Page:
man who writes on x-rays

Alice's neuropsychological document

Presentation of Alice’s neuropsychological data.

This is the second part of Alice’s comprehensive neuropsychological report which will be presented in the third week (Step 3.7). As was the case with the medical history, it is useful to read this article to match a real assessment with the theoretical knowledge on neuropsychological evaluation explained throughout the week.

Referral question: Alice needs to begin a new cognitive rehabilitation programme.

Cognitive history:

In 2017 Alice was assessed with two neuropsychological evaluations, showing deficits in language, memory and executive functions. Some difficulties were also found in social cognition. One year after hospitalization, she obtained her high school diploma and she was able to study English and French again. However, she found difficulties in picking up German again. Two years after hospitalization, Alice did a three-month cognitive rehabilitation programme with speech therapy because of persevering cognitive deficits. The improvement following the treatment increased Alice’s autonomy and her awareness of the disorder. Nevertheless, some executive, attentive and working memory deficits are still present. Alice still has problems in planning her speech and finding the right words.

Neuropsychological interview:

Alice shows good introspection and is motivated to begin a new cognitive rehabilitation, especially because she would like to improve her speech. Her language is fluent and correct, the content is adequate, but she presents anomias and circumlocutions. Furthermore, she sometimes uses passe-partout words. These deficits affect her abstract thinking. Nevertheless, overall language comprehension and production is preserved. For example, Alice is able to describe her future plans.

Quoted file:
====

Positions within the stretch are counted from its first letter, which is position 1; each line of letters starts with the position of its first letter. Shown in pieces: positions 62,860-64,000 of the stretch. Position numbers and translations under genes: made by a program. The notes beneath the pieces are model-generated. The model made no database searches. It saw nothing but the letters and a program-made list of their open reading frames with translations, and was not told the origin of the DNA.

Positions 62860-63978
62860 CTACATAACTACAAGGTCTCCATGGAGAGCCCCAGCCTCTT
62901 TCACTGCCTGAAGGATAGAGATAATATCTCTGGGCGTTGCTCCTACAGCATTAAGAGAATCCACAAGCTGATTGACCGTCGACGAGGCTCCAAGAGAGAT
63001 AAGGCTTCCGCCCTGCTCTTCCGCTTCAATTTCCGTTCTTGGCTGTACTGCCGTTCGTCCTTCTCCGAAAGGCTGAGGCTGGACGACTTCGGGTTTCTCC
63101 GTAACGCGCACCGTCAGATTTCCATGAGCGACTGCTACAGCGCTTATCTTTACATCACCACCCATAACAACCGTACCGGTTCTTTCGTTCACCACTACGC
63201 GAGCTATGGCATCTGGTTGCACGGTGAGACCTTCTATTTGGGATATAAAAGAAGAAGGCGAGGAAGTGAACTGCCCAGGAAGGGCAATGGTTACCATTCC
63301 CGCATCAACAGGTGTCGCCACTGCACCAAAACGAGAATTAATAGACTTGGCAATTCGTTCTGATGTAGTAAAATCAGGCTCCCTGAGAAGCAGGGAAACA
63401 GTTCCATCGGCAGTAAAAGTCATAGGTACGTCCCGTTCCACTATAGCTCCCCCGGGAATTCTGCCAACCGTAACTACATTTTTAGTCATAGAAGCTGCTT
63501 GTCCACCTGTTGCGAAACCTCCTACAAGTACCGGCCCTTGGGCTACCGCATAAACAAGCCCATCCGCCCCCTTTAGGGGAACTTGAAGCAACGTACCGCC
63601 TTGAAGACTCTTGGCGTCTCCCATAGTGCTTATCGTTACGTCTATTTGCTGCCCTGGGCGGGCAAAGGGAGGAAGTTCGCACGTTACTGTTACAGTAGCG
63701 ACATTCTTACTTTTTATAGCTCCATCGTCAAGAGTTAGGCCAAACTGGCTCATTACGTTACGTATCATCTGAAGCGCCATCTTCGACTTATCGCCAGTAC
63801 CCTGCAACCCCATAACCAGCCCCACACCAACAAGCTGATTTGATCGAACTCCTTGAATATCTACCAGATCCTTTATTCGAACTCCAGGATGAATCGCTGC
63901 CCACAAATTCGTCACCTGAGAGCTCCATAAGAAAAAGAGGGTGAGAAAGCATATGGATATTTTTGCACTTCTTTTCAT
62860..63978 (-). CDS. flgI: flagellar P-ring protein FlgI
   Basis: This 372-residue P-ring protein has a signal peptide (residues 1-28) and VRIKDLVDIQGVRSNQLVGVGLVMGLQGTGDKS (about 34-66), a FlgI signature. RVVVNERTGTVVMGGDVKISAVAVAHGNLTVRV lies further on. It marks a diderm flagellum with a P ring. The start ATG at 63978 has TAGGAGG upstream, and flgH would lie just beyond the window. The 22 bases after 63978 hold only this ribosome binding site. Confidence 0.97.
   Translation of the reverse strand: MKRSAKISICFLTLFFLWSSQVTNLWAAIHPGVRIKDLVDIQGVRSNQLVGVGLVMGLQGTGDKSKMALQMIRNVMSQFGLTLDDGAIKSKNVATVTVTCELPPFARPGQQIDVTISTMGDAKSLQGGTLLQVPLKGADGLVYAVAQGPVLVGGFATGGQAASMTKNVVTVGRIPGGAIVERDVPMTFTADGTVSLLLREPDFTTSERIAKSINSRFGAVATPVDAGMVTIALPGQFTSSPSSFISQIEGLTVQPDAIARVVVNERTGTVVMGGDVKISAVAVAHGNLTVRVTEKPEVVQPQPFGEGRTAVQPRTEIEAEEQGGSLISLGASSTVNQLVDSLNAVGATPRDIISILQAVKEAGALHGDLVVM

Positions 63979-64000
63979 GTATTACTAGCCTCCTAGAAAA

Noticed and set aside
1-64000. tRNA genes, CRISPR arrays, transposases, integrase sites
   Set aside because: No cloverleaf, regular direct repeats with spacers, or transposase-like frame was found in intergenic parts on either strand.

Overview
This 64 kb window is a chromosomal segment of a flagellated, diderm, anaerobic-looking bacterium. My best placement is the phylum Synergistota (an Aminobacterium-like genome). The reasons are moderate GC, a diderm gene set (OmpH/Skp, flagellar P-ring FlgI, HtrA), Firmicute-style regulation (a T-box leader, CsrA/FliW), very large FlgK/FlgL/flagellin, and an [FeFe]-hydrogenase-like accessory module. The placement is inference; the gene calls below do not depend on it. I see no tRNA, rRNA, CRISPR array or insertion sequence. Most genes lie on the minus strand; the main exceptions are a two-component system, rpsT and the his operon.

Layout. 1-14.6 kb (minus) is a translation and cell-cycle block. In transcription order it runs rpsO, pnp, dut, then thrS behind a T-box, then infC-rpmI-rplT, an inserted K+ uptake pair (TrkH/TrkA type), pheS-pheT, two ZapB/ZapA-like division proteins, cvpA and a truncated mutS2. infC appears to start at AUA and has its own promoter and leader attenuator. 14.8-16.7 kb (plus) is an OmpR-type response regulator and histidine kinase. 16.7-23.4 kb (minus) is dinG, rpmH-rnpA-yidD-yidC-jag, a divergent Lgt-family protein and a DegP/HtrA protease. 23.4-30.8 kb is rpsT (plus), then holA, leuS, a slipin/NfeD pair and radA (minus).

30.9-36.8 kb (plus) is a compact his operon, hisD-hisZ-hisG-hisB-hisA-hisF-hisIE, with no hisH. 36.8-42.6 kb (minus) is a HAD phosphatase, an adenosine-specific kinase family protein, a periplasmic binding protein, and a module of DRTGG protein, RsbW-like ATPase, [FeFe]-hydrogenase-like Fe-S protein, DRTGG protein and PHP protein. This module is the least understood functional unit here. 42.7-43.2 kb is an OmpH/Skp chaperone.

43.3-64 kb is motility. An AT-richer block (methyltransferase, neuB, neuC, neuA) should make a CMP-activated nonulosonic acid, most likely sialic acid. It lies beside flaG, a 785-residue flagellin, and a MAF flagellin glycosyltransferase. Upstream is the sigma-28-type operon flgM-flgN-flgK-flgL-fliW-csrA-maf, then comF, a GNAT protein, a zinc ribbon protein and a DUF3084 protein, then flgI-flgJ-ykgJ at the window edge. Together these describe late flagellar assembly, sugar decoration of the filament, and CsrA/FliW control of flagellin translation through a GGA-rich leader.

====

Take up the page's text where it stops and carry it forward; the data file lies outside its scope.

Neuropsychological and psychometric examination:

After the interview, Alice does the version B of the MoCA test (Montreal Cognitive Assessment). The results are average but some executive difficulties (e.g., perseveration) actually emerge. She is not certain about how to organize mental images and she is easily distracted. She shows some difficulties in arithmetic calculations and fails the clock test. All these difficulties associated with the need to have instructions repeated reflect a general deficit in working memory (updating and managing information).

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This article is from the free online course:

Understanding Epilepsy and its Neuropsychology

University of Padova

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